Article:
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Title: Quantification of Host and Phage mRNA Expression During Infection Using Real-Time PCR
Authors: Clokie, Martha R.J.
First Published: 28-Oct-2008
Publisher: Humana Press (Springer Imprint)
Citation: Methods in Molecular Biology, 2008, 52, pp. 177-191.
Abstract: Real-time, or quantitative PCR, is a valuable technique useful in bacteriophage research to quantify the abundance of phage or host gene transcripts. It can be used during the infection cycle both to monitor the expression of individual viral transcripts and to compare relative gene expression levels throughout the infection cycle. It is fairly economical to conduct and is useful in bacteria–phage systems where obtaining high yields of RNA is problematic. To perform real-time PCR, it is simply necessary to know the DNA sequence of the genes to be monitored, to have accurately quantified mRNA good quality cDNA, and access to a light-cycler. Although this chapter briefly reviews the basic principles of real-time PCR, the emphasis is on aspects of technique that are specific to the study of bacteriophage transcriptomics. These include (1) the selection of the target gene, (2) the choice of calibrator and reference genes, (3) RNA isolation for cDNA synthesis and (4) subsequent analysis of samples. This chapter should also be useful to those wishing to amplify genes from other types of templates such as metagenomic DNA or RNA extracted either from filtered samples or from agarose gels.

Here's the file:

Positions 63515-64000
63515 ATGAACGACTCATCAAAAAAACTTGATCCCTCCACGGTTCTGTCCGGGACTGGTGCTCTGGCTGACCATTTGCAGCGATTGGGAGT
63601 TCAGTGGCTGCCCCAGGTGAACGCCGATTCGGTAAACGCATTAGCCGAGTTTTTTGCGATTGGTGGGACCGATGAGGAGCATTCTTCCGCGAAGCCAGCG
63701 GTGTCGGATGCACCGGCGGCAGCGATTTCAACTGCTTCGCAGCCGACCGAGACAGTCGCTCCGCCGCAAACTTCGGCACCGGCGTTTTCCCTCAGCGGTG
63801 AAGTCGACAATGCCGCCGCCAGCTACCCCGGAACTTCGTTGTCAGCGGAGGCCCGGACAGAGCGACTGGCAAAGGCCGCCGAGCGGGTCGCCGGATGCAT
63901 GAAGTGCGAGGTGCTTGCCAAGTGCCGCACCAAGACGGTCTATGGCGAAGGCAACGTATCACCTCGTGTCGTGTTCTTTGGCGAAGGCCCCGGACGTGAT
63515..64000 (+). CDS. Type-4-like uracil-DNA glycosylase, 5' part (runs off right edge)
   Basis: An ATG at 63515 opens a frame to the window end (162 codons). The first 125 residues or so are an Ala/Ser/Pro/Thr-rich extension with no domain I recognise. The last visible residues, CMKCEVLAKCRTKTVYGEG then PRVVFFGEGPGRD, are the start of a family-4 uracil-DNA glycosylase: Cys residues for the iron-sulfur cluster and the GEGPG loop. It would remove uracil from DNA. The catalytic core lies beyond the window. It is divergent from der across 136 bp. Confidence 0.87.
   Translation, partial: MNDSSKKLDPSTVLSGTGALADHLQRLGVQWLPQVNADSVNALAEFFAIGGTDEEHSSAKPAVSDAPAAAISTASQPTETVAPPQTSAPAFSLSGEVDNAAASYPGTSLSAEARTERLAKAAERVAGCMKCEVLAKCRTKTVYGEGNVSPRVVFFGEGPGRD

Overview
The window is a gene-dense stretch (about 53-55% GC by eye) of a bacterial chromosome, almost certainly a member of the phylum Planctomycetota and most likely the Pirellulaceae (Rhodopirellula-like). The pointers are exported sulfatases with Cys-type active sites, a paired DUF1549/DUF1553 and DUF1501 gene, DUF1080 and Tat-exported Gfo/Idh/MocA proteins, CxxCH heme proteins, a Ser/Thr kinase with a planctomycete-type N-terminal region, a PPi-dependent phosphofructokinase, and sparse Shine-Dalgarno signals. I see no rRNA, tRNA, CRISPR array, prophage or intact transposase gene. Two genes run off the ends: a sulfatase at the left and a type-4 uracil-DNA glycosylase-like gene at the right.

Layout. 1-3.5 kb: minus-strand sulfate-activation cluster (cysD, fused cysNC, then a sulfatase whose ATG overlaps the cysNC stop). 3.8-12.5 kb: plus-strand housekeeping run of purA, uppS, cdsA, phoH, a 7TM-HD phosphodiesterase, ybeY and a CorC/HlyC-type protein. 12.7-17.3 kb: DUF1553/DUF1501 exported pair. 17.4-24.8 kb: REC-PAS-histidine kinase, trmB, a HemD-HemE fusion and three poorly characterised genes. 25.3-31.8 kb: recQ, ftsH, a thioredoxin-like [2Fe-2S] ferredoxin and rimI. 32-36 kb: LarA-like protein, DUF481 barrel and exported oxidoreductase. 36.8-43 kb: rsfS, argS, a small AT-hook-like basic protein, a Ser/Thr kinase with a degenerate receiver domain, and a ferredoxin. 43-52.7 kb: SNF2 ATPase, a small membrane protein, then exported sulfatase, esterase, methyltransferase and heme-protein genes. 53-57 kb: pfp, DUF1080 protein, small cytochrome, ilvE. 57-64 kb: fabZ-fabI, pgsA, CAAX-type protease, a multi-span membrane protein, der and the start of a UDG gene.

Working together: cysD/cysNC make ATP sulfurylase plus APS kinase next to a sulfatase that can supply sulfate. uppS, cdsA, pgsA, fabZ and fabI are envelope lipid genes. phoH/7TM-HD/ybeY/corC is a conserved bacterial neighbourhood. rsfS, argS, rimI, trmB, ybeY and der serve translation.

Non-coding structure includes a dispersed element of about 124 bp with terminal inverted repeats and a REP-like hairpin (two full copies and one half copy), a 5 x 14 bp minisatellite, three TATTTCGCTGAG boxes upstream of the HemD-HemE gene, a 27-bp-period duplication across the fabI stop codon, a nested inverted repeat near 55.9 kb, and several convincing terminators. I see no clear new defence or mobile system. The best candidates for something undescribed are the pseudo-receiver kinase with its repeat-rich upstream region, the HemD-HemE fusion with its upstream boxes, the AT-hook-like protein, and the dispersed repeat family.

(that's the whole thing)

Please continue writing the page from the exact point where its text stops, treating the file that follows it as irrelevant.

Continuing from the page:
DOI Link: 10.1007/978-1-60327-565-1_11
ISSN: 1064-3745
Type: Book chapter
Description: This is the author's final draft of the paper published as Methods in Molecular Biology, 2008, 502, pp. 177-191. The original publication is available at Doi: 10.1007/978-1-60327-565-1_11
Appears in Collections:Published Articles, Dept. of Infection, Immunity and Inflammation

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